Imagine a tiny snake robot crawling through your body, helping a surgeon identify diseases and perform operations.
It's not science fiction. Scientists and doctors are using the creeping metallic tools to perform surgery on hearts, prostate cancer, and other diseased organs. The snakebots carry tiny cameras, scissors and forceps, and even more advanced sensors are in the works. For now, they're powered by tethers that humans control. But experts say the day is coming when some robots will roam the body on their own.
"It won't be very long before we have robots that are nanobots, meaning they will actually be inside the body without tethers," said Dr Michael Argenziano, the Chief of Adult Cardiac Surgery at New York-Presbyterian Hospital and Columbia University Medical Center in New York.
Argenziano was involved with some of the first US Food and Drug Administration clinical trials on robotic heart surgery more than 10 years ago. Now he says snake robots have become a commonly used tool that gives surgeons a whole new perspective.
"It's like the ability to have little hands inside the patients, as if the surgeon had been shrunken, and was working on the heart valve," he said.
But Argenziano and experts in robotics say the new creations work best when they're designed for very specific tasks. "The robot is a tool. It is no different in that sense than a scalpel. It's really a master-slave device," he said.
Howie Choset has been researching and building robots, particularly snake robots, at Pittsburgh's Carnegie Mellon University for years.
Choset believes that his snake robot and others like it help reduce medical costs by making complex surgeries faster and easier. Choset says his new design is smaller and more flexible than earlier models: The diameter of the head is less than the size of a US 10 cent piece.
The size of surgical robots allows surgeons to operate with far less damage to the body, helping the patient heal faster. For example, instead of opening the entire chest up during heart surgery, a small incision is made, and the robot crawls inside to the proper spot.
Dr Ashutosh Tewari of Weill Cornell Medical College in New York has used robotic tools to perform thousands of prostate operations. He said the precision of the tiny robotic tool is vital not just to cutting out cancerous tumors, but to seeing exactly what nerves to leave intact.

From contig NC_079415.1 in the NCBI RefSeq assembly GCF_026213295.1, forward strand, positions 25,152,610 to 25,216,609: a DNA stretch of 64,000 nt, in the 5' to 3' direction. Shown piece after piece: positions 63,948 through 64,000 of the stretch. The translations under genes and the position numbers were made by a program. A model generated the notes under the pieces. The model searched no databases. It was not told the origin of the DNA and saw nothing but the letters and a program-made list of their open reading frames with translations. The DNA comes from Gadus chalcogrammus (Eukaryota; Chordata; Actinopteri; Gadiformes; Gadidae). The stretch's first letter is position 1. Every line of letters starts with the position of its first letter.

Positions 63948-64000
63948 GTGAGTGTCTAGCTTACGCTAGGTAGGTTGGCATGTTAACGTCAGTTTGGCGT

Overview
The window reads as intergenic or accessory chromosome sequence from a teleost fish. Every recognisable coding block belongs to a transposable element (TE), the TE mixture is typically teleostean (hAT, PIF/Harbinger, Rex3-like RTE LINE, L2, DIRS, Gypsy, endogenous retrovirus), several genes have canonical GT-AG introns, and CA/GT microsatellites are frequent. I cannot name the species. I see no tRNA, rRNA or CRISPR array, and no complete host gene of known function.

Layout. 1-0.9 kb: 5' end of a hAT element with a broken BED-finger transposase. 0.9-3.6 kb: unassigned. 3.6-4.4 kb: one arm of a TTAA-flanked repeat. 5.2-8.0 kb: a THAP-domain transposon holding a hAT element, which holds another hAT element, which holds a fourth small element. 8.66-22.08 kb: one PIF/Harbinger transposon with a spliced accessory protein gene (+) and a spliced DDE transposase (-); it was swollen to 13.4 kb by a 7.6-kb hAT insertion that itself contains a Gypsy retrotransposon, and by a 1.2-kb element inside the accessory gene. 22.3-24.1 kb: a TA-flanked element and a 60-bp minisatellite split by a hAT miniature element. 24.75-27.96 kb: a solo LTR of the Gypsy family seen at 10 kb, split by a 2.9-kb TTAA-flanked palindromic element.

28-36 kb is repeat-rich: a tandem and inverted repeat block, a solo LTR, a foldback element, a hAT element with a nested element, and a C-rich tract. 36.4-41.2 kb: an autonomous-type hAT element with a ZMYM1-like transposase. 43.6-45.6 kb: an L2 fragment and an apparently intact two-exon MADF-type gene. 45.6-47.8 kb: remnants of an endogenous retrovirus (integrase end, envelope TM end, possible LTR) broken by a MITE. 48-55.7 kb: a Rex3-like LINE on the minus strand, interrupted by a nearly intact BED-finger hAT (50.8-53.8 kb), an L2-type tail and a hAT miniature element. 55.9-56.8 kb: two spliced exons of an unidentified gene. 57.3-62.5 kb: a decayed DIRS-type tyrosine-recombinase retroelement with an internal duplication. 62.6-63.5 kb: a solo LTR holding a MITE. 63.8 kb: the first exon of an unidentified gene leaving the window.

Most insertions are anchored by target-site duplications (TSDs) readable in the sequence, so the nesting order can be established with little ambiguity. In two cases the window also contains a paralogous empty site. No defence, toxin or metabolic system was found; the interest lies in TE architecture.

Tewari said he's most excited about the potential for surgical robots to do things humans can't do. He said the variety of sensors available for surgical robots keeps expanding, even as they get smaller. He said they may one day be able to test chemicals or blood in the body, or even the electrical connections in nerves.
Argenziano noted that robots aren't a magic cure. "The robot is good at certain things and it's not good at other things," he said. Some studies have found that the cost effectiveness of surgical robots varies greatly. In smaller hospitals, the high cost of purchasing and maintaining a robot may not make sense.
Choset has also built larger snake robots designed for search and rescue, or just exploration. They can climb poles or trees and then look around through a camera in the head, and slither through places humans can't reach.
"We sent our snake robots into these caves off the coast of the Red Sea to look for evidence of ancient Egyptian ships," he said. "To me archaeology is like search and rescue, but everyone's been dead for 5000 years," reducing the pressure.
Another expert at Carnegie Mellon stresses that there's still an enormous gap between humans and even the most high-tech robots. Manuela Velosa noted that robots have been built that excel at one or two tasks - but not at the variety of tasks humans perform without even thinking.
Velosa has been building robots that ask humans for help when they don't know what to do, as well as teams of robots that play soccer against each other. Sometimes, the robots surprise her.
During one football game against robots from another university, the Carnegie Mellon team scored on a particular play. That sent a positive signal to the robot's computers, which are designed to reward success and discourage failures in the game.
Her robots then tried the play again - and scored again. It turned out they had discovered a programing flaw in the other team of robots, just like some sports teams find a flaw in their opponents.
In the second half Velosa's robot's kept using the same play, scoring every time, and thus reinforcing the tendency to try the play over and over. The robots crushed the other team.
"It was programmed by me, but it looked to me as if they learned," she said. "I believe we are much closer to having robots be able to coexist with humans. The beautiful thing is you see the robots learning.